to be of value as an air base only, and Chinese manpower was
relegated to a minor position. Major land campaigns on the Asiatic
continent were to be avoided, and there was not enough time to equip and
train Chinese troops for use in the U.S. drive through the Pacific.
The establishment of the B-29 in the CBI had brought the Japanese
"Inner lone" under attack, but forces were already at work to shift the
bulk of the big bombers to bases in the Marianas, where logistics would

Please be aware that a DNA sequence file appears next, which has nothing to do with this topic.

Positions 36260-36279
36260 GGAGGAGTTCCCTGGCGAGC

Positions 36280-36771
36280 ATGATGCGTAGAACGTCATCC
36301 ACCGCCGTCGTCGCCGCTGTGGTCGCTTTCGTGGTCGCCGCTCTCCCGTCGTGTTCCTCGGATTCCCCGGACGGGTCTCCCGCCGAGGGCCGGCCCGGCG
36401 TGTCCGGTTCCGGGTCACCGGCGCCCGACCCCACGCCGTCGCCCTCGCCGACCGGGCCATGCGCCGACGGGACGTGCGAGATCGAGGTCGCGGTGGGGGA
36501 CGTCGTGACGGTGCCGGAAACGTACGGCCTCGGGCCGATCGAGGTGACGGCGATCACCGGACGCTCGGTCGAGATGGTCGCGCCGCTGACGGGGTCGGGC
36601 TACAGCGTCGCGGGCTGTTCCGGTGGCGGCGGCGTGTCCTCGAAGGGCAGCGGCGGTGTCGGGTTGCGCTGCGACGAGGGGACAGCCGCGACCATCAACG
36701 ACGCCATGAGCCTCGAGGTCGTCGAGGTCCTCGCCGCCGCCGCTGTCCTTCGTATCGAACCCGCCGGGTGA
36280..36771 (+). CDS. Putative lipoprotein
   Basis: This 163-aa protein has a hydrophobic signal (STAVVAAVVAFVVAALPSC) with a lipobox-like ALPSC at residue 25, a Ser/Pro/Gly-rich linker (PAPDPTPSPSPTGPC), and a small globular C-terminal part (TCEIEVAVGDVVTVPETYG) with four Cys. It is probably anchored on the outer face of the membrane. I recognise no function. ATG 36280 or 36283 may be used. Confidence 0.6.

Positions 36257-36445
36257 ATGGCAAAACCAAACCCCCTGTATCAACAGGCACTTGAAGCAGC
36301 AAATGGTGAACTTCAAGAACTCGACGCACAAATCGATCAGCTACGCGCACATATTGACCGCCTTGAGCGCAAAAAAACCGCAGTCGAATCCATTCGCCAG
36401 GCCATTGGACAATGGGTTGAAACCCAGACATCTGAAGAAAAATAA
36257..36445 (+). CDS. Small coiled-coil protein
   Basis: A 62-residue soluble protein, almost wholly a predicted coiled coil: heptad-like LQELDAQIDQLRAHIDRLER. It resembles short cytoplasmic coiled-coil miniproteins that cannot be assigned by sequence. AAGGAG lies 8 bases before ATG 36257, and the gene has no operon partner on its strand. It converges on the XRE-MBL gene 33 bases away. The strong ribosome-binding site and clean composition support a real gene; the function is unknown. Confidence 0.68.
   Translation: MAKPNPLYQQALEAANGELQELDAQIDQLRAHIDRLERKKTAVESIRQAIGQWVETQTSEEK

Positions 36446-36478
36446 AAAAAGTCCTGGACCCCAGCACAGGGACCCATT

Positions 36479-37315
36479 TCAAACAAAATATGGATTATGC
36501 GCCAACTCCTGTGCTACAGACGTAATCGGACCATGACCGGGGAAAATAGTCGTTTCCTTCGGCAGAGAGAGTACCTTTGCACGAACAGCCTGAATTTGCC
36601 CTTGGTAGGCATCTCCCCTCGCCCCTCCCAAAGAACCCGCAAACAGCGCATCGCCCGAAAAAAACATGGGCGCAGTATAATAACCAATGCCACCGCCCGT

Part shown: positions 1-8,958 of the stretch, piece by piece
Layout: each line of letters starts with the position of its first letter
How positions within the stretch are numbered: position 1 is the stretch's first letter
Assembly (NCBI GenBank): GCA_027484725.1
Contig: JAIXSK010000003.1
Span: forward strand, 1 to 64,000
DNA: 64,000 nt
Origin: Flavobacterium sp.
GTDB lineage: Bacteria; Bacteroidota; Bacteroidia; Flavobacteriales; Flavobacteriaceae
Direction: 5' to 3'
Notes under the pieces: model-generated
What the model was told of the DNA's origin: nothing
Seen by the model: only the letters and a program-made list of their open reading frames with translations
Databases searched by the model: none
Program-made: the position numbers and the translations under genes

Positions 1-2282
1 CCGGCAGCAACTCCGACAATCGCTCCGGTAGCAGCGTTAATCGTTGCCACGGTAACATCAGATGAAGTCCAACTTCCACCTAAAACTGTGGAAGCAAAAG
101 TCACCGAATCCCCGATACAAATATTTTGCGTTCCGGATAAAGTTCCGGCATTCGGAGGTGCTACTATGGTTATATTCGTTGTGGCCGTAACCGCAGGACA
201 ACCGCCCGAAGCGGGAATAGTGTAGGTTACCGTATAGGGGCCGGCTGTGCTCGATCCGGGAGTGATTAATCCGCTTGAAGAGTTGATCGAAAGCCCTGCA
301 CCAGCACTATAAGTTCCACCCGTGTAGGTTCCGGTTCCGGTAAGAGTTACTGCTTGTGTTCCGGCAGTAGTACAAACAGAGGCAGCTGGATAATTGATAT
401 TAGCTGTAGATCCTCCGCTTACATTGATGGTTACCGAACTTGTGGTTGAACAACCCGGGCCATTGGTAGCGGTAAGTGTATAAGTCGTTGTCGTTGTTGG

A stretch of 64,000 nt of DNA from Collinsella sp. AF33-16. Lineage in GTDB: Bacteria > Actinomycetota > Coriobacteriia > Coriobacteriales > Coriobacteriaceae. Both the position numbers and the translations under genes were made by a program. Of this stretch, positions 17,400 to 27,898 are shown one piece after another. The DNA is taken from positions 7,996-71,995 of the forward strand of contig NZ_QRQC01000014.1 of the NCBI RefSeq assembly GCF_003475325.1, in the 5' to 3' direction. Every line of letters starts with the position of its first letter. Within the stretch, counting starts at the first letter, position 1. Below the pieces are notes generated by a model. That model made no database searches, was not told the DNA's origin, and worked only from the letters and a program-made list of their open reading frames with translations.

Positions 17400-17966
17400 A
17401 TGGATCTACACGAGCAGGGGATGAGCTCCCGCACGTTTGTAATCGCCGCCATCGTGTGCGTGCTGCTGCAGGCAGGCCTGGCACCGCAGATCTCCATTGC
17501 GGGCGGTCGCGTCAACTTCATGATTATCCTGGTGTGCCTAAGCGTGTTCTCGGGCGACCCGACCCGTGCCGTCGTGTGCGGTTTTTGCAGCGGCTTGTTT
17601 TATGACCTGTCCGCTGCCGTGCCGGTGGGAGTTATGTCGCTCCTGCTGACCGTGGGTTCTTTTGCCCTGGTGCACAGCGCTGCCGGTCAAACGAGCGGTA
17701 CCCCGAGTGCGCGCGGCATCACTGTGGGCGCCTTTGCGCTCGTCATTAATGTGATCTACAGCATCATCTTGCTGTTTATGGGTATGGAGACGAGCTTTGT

not be so difficult on the ground, the tide of Japanese expansion in
Burma began to recede.
Now the prime interest of the enemy would be shifted to the
airfields of eastern China, which, as Allied heavy bombers were brought
in, would present a serious threat to the Japanese homeland. The
Japanese reaction to this threat was a drive that opened in April and
reached major proportions in May with advances into east China. But even
if the Japanese were successful in capturing the airfields and
eliminating CBI air support for the Pacific drive, they would only gain
delay, not escape, for the CSI was no longer considered essential to the
Allies for victory over Japan.
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